Musou games commonly have three levels of attacks. First are the combos triggered by hitting the weak and strong attack buttons in various patterns. Next are the special attacks - you gradually earn charges for these as you deal and receive damage but can only store a few. They vary between characters but are usually short-range high-damage area attacks. Finally, there’s Rage mode (that’s its name in mainline Dynasty Warriors; it gets called other things in other games). A meter fills as you perform critical hits or successful combos or similar, and when it’s full you can enter Rage, which causes the meter to drain but makes you significantly more powerful until it runs out (and it’s usually capped off with a special attack). So, you might use normal combos on fodder enemies, special attacks on officers, and Rage mode on heroes.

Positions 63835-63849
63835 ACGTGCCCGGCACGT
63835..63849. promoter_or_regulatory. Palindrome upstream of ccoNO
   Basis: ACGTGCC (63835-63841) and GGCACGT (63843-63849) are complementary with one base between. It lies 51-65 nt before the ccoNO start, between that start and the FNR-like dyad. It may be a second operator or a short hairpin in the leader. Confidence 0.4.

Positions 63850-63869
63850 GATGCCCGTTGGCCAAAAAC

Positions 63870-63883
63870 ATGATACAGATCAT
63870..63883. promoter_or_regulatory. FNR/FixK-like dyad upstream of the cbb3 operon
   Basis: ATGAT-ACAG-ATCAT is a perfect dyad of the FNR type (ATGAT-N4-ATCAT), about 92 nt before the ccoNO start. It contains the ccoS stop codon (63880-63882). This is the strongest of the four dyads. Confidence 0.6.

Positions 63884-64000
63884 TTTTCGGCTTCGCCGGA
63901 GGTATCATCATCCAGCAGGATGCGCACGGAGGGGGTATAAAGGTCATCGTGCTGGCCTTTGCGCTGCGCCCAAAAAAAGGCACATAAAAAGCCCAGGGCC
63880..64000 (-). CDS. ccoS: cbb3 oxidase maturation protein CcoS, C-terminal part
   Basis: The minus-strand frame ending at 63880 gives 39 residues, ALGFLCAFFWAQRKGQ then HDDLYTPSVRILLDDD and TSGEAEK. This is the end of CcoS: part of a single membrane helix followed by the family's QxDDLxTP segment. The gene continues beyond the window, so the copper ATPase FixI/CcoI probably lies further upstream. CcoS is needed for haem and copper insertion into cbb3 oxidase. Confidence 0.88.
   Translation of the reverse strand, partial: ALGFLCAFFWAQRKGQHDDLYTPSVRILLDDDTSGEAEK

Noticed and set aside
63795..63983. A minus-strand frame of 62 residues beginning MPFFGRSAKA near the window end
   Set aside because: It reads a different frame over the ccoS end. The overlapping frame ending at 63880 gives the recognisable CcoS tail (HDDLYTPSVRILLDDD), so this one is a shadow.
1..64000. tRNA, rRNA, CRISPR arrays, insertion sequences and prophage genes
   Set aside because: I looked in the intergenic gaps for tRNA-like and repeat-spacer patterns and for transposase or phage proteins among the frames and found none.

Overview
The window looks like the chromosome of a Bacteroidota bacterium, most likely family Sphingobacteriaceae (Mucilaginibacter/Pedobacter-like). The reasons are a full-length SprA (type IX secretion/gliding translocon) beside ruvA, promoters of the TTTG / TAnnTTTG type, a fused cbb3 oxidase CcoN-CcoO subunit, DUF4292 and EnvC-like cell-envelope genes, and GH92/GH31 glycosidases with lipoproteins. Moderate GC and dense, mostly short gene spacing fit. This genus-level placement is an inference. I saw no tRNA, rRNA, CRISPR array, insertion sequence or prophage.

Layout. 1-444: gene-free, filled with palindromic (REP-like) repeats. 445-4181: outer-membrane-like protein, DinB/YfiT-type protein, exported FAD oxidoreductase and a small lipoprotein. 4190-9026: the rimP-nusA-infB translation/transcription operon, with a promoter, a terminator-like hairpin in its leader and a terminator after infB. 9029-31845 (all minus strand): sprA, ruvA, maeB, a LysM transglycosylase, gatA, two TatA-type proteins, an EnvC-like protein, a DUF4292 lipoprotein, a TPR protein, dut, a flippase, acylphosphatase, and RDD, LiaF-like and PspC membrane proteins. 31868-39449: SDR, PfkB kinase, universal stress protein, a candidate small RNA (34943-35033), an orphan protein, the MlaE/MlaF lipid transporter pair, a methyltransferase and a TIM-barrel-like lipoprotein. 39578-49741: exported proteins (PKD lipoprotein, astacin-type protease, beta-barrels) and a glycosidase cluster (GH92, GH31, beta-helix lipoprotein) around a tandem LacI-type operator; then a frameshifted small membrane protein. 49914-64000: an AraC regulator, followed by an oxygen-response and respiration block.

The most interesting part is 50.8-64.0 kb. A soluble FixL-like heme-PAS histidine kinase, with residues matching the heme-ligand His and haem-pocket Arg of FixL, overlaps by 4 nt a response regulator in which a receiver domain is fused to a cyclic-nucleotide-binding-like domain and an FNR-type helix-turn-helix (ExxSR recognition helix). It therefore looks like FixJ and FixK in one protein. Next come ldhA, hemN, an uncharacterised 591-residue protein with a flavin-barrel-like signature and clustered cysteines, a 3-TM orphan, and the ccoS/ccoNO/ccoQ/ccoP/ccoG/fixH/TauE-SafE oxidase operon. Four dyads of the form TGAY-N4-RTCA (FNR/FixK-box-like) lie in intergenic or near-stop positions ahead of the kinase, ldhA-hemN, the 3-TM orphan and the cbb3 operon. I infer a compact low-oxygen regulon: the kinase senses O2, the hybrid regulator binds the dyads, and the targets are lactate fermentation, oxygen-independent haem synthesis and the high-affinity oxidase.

Young Link in Hyrule Warriors and Tiki in Fire Emblem Warriors have comparatively weak combos, but have especially powerful Rage modes - Young Link puts on the Fierce Deity Mask and Tiki transforms into a dragon. So the primary way to maximize these characters’ effectiveness is to spend as much time in Rage mode as possible - and to help with that, these characters (and only these characters, I believe) have the ability to spend special attack charges to refill the Rage meter.

They’re still fairly awkward to use in the early-to-mid-game, but if you invest in them and get the right upgrades and weapon skills, by the late game they can basically spend entire missions in Rage mode, making them extremely powerful.

This is hardly the first game to make characters with this sort of dynamic, but it occurred to me that this is very much the sort of thing you can only do in non-competitive games. If these games had versus modes, you’d basically have to ban Young Link and Tiki or they would dominate high-level play. But in single-player or even cooperative games, it’s actually okay to have this kind of imbalance. It creates interesting experiences, giving players a chance to invest in characters that then “break” the game - which in that context can be satisfying and fun.